Rethinking NOL waivers by a consolidated group

By Carl Karpiak, CPA, J.D., LL.M., New York City

Editor: Howard Wagner, CPA

Now that net operating loss (NOL) carryforwards are unlimited for tax years beginning after Dec. 31, 2017 (see the law known as the Tax Cuts and Jobs Act, P.L. 115-97, §13302), practitioners should be rethinking the use of the waiver of NOL carryforwards under Regs. Sec. 1.1502-32(b)(4) in acquisitions of a company with NOLs by a member of a consolidated group.

The general rule of Regs. Sec. 1.1502-32 is that NOLs of the acquired subsidiary reduce the stock basis of the subsidiary when the NOL is used to offset income of the consolidated return group or when the NOL expires.

Example 1: A member (P) of a consolidated group pays $50 million cash to acquire 100% of the stock of a target corporation (T), and T joins P's consolidated group. At the time of the acquisition, T has $50 million of pre-2018 NOLs. After the application of Sec. 382, P's consolidated group estimates it will be able to use $15 million of the acquired NOLs before they expire. Absent the waiver, P will ultimately reduce its basis in T by the entire $50 million of NOLs — $15 million when used to offset income and $35 million upon expiration of the unused NOLs.

The waiver is available in qualifying cost-basis transactions and transactions other than qualifying cost-basis transactions. Under Regs. Sec. 1.1502-32(b)(4)(ii)(A), a qualifying cost-basis transaction is the purchase (i.e., a transaction in which basis is determined under Sec. 1012) by members of the acquiring consolidated group (while they are members) in a 12-month period of an amount of T's stock satisfying the 80%-vote-and-value requirements of Sec. 1504(a)(2). The application of the waiver in a qualifying cost-basis acquisition for a stand-alone corporation is relatively straightforward. P can elect to waive the $35 million of NOLs that it does not expect to use to avoid a corresponding basis reduction in the acquired subsidiary when the unused NOLs expire.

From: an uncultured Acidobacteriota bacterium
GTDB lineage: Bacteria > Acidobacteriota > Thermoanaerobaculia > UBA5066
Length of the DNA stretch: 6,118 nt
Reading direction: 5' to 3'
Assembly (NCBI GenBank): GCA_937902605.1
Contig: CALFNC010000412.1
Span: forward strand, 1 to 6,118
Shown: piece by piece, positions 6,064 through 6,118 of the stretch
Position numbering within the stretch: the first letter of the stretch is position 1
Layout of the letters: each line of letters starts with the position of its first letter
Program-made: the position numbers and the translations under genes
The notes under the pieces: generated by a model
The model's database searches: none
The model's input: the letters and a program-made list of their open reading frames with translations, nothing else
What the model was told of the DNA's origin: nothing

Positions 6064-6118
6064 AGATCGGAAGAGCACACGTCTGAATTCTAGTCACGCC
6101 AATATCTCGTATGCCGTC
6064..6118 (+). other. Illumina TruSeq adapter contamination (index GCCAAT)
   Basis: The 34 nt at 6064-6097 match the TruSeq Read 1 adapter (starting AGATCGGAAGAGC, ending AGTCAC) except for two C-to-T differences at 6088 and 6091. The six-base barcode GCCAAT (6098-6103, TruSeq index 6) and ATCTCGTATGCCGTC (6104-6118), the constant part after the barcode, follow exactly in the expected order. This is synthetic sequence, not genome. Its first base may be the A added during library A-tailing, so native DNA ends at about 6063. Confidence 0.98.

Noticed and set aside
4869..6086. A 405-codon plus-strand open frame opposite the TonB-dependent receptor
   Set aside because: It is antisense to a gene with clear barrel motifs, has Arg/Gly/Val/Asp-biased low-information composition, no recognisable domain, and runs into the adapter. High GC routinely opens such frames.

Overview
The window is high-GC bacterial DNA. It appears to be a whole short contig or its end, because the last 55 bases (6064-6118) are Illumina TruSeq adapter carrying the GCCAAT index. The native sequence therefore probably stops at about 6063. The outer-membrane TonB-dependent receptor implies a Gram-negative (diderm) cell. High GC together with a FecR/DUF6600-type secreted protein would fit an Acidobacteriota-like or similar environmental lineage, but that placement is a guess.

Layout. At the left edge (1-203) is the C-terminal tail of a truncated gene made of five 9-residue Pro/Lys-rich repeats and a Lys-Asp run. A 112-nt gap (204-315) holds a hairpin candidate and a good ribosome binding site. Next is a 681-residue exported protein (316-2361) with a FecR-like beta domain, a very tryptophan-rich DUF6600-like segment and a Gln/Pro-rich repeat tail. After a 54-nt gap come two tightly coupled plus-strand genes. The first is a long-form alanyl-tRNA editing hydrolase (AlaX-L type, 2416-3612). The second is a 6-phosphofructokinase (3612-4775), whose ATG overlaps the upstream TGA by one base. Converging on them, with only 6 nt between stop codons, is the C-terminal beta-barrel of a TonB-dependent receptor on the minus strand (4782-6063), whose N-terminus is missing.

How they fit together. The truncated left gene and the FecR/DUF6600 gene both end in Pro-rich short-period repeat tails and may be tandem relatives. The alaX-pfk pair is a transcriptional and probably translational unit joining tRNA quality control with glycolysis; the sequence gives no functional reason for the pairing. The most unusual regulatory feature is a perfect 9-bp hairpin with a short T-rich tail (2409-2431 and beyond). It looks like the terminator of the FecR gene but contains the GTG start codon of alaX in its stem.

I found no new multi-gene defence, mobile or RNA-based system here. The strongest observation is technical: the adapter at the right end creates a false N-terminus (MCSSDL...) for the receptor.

A nonqualifying transaction is any other transaction in which T becomes a member of P's consolidated group under Regs. Sec. 1.1502-32(b)(4)(ii)(B). In this situation, an election to waive the NOL carryforward of T is deemed to occur immediately before T joins the consolidated group.

Example 2: Assume the same facts as Example 1, but the acquisition is a tax-free stock acquisition of T with a carryover basis in T's stock of $60 million. A waiver of $35 million of NOLs would reduce the basis in T to $25 million. Notably, in the case of the acquisition of T by a lower-tier consolidated group member, the reduction in basis does not tier up to the acquiring subsidiary. Assume the parent of a consolidated group owns 100% of the stock of a first-tier subsidiary, which acquires T. When the waiver election is made and T's basis is reduced by $35 million, the basis reduction does not tier up and reduce the parent's basis in the first-tier subsidiary.

In these situations, the basis reduction is limited to the lesser of the waived NOL or the net inside tax basis in assets, which is basis in assets plus NOLs after the waiver, less liabilities. For simplicity, the remainder of this discussion assumes that any basis reduction is not limited by the net inside basis.